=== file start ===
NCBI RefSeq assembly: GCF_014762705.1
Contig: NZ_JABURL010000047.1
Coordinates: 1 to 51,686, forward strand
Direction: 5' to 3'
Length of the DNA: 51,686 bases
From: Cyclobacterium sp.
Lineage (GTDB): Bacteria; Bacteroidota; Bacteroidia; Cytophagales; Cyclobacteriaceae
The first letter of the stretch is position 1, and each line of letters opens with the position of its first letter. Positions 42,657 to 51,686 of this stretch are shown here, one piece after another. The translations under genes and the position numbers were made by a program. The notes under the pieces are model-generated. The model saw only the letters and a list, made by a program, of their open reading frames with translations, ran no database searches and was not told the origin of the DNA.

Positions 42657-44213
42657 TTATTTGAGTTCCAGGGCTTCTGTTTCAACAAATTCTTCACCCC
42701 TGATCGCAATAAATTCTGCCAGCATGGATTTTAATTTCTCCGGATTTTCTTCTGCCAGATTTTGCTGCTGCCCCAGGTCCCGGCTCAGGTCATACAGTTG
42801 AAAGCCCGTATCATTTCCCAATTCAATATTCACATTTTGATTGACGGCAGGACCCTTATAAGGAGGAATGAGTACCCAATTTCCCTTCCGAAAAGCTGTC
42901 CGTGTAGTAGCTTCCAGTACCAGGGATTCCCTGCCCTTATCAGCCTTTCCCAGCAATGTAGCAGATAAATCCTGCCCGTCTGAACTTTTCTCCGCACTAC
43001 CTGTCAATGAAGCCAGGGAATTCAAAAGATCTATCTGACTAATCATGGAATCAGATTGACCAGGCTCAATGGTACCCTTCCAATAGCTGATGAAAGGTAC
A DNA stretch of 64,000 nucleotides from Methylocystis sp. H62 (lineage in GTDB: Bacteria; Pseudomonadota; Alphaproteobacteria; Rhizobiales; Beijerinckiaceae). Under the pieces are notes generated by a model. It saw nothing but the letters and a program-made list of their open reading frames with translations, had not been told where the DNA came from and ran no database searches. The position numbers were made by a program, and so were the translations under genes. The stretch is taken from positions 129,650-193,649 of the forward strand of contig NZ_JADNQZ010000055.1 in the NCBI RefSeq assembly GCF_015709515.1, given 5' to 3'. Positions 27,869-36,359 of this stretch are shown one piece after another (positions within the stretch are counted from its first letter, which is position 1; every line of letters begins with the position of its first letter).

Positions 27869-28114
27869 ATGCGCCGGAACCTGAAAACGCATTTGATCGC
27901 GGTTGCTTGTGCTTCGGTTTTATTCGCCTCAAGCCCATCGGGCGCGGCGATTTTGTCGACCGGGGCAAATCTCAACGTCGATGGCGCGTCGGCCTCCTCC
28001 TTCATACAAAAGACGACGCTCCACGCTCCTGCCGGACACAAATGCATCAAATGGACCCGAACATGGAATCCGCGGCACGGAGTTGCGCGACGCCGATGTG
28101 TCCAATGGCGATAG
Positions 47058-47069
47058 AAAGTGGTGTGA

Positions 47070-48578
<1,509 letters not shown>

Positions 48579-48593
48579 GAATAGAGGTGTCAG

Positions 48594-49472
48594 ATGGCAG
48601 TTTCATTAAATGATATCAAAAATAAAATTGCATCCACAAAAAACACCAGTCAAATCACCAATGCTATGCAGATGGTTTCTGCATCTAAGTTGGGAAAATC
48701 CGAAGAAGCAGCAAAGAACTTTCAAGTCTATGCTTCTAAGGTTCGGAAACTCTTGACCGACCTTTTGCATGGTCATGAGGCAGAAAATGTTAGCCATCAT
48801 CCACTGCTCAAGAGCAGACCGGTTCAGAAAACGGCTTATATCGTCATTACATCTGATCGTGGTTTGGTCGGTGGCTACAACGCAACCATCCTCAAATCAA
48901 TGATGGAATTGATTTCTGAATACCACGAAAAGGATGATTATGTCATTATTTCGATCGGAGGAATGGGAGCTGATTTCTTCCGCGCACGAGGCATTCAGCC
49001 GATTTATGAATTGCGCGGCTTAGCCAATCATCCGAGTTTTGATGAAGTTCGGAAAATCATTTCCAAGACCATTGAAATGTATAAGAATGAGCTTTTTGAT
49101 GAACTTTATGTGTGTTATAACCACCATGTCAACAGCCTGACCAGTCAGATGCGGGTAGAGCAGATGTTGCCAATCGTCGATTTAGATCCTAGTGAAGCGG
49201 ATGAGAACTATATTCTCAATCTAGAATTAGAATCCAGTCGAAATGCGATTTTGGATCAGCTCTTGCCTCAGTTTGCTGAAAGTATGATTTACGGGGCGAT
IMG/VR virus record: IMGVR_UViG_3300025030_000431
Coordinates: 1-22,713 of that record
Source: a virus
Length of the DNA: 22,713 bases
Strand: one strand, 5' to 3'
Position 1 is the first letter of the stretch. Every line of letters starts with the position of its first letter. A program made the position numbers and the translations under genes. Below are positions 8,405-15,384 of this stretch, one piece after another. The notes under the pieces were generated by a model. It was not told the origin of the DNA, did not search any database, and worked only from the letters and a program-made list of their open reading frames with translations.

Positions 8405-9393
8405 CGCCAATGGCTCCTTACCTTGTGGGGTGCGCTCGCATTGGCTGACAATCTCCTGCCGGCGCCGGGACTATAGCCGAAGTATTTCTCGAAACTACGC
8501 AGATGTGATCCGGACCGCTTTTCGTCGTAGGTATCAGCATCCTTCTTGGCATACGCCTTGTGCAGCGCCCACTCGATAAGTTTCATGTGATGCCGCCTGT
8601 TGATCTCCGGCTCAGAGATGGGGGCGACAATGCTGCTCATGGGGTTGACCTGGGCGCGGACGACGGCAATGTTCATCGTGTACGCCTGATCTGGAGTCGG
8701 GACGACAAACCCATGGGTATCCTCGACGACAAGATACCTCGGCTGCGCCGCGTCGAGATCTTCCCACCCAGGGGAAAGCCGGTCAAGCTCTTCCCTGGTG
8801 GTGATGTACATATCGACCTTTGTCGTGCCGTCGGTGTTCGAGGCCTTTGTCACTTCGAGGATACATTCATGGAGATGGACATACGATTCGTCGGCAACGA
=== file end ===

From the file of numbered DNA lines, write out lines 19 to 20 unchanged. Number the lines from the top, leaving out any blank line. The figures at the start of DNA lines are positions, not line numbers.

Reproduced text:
28001 TTCATACAAAAGACGACGCTCCACGCTCCTGCCGGACACAAATGCATCAAATGGACCCGAACATGGAATCCGCGGCACGGAGTTGCGCGACGCCGATGTG
28101 TCCAATGGCGATAG